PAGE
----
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Historicist: Internment at Stanley Barracks

Enemy aliens were imprisoned in Toronto during the First World War.

The Stanley Barracks internment camp. City of Toronto Archives, Fonds 1244, Item 867.

When Canada entered the First World War in 1914, the CNE grounds were put to military use. Various buildings on the site were used as barracks and training facilities, and later on to process demobilized Canadian soldiers. Stanley Barracks soon found itself repurposed as an internment centre, housing dozens of civilians deemed potentially dangerous enemy aliens.

From the outset of the war, many Canadian communities became anxious about the loyalties of local residents from enemy nations. In late October of 1914, the Canadian government issued legislation “providing for the registration and internment in certain cases of aliens of enemy nationality.” In order to oversee the operation, Major-General Sir William Dillon Otter was brought out of retirement, and authorized to “take whatever military action may be necessary or expedient to carry out effectively such provisions [and] given command of sufficient military forces for that purpose.” Internment sites were soon established across the country.

People with connections to enemy nations were required to register with the government, where they would be assessed as potential threats to the country. The Toronto office was located at 34 Adelaide Street East, where Judge Emerson Coatsworth subjected each individual to an assessment lasting approximately 15 minutes. Those who refused to register, or who were caught trying to leave the country, could expect to be automatically sent to an internment camp.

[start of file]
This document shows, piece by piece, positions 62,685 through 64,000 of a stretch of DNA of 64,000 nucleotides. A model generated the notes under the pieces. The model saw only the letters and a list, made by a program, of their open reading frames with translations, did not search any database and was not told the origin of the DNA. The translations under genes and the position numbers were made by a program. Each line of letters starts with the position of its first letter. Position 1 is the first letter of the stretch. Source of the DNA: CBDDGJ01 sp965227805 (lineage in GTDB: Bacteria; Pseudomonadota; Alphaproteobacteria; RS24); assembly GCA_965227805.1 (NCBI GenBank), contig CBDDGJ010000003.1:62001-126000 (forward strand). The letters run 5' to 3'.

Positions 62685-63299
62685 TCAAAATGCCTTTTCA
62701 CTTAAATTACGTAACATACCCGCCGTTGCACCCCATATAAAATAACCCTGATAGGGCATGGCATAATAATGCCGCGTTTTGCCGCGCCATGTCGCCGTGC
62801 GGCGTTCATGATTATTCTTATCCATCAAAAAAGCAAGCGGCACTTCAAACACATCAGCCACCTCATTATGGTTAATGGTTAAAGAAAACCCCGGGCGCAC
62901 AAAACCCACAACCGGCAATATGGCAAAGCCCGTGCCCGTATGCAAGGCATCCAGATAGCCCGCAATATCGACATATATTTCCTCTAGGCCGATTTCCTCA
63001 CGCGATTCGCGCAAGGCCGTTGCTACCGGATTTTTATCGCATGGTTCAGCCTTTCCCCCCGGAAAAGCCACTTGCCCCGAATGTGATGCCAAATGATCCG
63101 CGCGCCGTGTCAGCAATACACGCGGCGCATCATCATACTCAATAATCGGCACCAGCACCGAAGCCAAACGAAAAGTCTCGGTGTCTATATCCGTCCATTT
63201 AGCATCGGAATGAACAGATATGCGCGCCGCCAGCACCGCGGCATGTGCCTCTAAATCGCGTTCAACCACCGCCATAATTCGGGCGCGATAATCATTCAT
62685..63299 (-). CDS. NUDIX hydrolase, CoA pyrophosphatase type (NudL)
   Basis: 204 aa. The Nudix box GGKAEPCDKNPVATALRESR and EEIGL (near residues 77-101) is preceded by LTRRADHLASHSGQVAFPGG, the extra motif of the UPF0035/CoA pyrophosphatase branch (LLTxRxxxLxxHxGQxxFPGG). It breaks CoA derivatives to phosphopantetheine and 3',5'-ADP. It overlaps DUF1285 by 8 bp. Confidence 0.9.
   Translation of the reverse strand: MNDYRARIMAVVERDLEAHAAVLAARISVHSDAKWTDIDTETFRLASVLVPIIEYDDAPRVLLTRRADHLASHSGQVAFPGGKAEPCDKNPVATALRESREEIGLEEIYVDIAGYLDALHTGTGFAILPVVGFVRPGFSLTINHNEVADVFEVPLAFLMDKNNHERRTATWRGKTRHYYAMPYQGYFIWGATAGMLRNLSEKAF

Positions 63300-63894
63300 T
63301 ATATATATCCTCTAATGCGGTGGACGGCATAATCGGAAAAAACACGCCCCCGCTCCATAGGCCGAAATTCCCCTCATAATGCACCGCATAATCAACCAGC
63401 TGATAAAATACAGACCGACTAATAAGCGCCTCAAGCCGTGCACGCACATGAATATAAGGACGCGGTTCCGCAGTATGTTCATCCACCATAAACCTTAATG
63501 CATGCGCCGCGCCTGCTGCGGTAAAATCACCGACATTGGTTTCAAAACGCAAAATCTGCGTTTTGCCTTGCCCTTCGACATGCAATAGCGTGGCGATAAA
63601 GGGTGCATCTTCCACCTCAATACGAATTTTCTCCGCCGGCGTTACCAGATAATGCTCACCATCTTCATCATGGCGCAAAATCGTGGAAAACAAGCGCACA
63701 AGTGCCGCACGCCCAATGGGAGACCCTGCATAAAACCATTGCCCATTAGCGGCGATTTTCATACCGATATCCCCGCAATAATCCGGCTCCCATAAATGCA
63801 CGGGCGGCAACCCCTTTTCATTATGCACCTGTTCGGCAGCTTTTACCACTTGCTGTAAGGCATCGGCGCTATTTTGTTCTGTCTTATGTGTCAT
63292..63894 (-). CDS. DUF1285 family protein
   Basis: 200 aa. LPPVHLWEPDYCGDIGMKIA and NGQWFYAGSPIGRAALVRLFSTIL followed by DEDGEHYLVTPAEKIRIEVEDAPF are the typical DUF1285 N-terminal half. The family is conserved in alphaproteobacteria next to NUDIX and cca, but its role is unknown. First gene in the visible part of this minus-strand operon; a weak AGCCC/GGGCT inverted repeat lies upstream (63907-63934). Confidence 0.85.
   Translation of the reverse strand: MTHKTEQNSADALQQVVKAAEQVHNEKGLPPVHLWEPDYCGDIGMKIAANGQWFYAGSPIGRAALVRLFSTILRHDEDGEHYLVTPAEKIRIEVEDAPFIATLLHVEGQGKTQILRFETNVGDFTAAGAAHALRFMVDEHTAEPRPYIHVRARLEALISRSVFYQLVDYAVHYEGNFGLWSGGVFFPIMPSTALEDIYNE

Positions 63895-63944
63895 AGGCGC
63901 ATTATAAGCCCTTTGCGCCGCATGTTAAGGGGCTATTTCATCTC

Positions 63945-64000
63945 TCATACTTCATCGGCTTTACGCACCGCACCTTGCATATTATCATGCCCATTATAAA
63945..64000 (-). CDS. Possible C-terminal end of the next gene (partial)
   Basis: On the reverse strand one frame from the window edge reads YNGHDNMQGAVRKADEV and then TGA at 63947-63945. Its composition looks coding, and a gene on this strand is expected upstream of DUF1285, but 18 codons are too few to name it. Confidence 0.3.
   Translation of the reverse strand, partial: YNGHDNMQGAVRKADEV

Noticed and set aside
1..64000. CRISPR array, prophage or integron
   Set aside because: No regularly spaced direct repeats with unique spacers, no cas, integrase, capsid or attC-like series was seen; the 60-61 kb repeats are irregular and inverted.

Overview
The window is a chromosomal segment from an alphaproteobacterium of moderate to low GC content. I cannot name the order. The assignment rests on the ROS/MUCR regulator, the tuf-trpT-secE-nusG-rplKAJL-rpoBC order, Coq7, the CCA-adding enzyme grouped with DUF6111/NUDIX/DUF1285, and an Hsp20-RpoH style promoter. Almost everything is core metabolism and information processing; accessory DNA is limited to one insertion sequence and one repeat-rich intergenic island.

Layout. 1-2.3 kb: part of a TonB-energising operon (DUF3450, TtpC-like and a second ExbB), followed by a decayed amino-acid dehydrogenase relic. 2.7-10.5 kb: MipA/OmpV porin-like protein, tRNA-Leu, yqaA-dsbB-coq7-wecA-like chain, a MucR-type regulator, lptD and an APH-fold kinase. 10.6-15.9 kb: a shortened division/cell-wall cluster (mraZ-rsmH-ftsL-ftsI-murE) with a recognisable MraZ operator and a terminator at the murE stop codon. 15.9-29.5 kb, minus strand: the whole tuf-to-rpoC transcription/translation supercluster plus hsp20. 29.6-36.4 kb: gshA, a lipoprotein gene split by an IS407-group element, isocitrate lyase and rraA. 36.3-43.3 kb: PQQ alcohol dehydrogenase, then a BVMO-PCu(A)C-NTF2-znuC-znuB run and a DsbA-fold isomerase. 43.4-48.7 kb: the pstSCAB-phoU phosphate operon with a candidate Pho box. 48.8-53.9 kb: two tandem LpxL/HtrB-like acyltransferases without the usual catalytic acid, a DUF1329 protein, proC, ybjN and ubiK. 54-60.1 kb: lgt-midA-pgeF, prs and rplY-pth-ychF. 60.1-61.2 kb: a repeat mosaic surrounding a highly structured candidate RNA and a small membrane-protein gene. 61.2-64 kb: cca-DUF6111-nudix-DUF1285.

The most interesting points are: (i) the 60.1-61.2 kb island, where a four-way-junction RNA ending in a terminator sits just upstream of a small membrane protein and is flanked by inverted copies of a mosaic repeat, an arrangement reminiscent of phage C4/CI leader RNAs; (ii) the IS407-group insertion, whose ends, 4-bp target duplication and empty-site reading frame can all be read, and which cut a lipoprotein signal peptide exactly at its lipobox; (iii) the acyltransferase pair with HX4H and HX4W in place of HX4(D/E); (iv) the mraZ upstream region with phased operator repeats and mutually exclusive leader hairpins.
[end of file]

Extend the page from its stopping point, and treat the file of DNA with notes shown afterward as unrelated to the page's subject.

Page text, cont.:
Sir William Dillon Otter, in 1926. City of Toronto Archives, Fonds 1266, Item 8566.

Although Otter’s own postwar report gives the Stanley Barracks camp’s opening date as December 14, 1914, it appears that the first prisoners were housed there at least two months earlier, before the official registration of enemy aliens began.

On October 1, the Toronto Star reported that “a large open space is being fenced off at the Barracks with a double barrier around it to serve as a detention camp for the Austrian and German prisoners.” At this time there were already three German prisoners being held there, with another 15 reported on the way. One prisoner, Carl Von Bimberg, was believed to be a reservist in the German army; according to the Star, “the police say that he declared that if he could possibly make his way to Germany he would certainly assist his country, and this was taken as sufficient justification for action by the police.”

Stanley Barracks was one of several sites which served primarily as a temporary receiving station. Some of those held there were evidently released if it could be proven that they posed no threat. Most, however, were sent to more permanent holding sites or work camps. One article suggests that the German and Turkish prisoners at Stanley Barracks were more likely to be sent to the camp at Fort Henry in Kingston, whereas “Austrians, Hungarians, Austrian-Serbs, and other varieties of Teutons, Huns, and their allies” were sent to the work camp in Kapuskasing.